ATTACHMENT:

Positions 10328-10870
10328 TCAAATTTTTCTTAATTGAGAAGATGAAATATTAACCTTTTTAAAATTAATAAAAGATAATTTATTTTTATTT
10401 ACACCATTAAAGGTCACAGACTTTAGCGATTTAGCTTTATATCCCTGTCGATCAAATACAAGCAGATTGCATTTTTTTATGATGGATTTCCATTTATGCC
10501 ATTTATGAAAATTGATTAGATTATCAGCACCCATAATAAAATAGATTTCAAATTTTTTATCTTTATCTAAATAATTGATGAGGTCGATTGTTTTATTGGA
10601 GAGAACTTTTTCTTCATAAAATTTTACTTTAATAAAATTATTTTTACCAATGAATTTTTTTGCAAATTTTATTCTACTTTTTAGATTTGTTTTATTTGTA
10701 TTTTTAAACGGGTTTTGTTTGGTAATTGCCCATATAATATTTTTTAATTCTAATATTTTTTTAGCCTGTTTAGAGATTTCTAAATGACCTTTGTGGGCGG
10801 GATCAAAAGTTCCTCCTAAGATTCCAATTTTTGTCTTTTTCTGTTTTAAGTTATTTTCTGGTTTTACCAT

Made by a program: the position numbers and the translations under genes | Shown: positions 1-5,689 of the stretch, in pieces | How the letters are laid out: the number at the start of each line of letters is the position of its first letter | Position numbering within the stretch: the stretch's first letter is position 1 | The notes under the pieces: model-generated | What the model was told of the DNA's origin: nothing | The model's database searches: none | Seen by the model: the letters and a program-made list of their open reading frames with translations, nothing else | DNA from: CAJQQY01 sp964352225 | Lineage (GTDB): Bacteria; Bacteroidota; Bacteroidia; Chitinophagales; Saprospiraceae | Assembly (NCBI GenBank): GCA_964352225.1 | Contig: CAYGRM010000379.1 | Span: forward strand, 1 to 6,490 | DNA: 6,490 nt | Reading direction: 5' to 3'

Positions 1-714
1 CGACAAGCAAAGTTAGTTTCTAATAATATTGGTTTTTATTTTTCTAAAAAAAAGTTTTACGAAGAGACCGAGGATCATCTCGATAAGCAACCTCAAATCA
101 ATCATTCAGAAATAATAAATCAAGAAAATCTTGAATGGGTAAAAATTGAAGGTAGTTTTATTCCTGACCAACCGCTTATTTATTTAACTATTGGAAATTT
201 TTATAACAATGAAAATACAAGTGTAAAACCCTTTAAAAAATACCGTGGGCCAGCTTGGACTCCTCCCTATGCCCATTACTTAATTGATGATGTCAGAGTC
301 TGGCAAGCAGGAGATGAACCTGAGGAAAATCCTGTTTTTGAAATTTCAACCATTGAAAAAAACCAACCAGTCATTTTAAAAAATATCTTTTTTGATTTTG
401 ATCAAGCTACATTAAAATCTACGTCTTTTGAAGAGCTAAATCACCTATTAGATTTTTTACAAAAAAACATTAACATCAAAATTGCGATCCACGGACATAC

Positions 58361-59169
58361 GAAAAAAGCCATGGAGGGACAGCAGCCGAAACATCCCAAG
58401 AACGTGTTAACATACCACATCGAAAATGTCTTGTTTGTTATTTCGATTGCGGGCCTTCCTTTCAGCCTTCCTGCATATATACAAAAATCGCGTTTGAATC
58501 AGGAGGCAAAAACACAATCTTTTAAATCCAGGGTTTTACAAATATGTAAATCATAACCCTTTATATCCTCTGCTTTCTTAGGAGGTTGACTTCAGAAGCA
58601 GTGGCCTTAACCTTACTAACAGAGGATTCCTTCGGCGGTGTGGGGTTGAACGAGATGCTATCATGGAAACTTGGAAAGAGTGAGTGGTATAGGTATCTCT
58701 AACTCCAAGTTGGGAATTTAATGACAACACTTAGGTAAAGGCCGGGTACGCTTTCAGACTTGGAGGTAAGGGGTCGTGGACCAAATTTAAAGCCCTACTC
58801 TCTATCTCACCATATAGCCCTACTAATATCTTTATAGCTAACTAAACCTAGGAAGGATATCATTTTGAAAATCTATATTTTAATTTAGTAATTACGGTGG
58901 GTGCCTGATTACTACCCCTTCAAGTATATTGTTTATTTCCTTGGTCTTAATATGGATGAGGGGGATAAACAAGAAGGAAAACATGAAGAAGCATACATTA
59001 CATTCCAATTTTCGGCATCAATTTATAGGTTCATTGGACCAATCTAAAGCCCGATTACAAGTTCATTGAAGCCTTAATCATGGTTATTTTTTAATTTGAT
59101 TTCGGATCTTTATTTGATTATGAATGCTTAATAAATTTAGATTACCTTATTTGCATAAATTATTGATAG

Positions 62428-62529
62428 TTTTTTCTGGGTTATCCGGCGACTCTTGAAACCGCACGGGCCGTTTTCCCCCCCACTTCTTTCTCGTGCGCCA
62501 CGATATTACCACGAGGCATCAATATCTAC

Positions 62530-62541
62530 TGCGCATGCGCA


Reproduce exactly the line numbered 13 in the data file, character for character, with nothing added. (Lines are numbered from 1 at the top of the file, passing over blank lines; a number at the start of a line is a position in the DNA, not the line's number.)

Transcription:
301 TGGCAAGCAGGAGATGAACCTGAGGAAAATCCTGTTTTTGAAATTTCAACCATTGAAAAAAACCAACCAGTCATTTTAAAAAATATCTTTTTTGATTTTG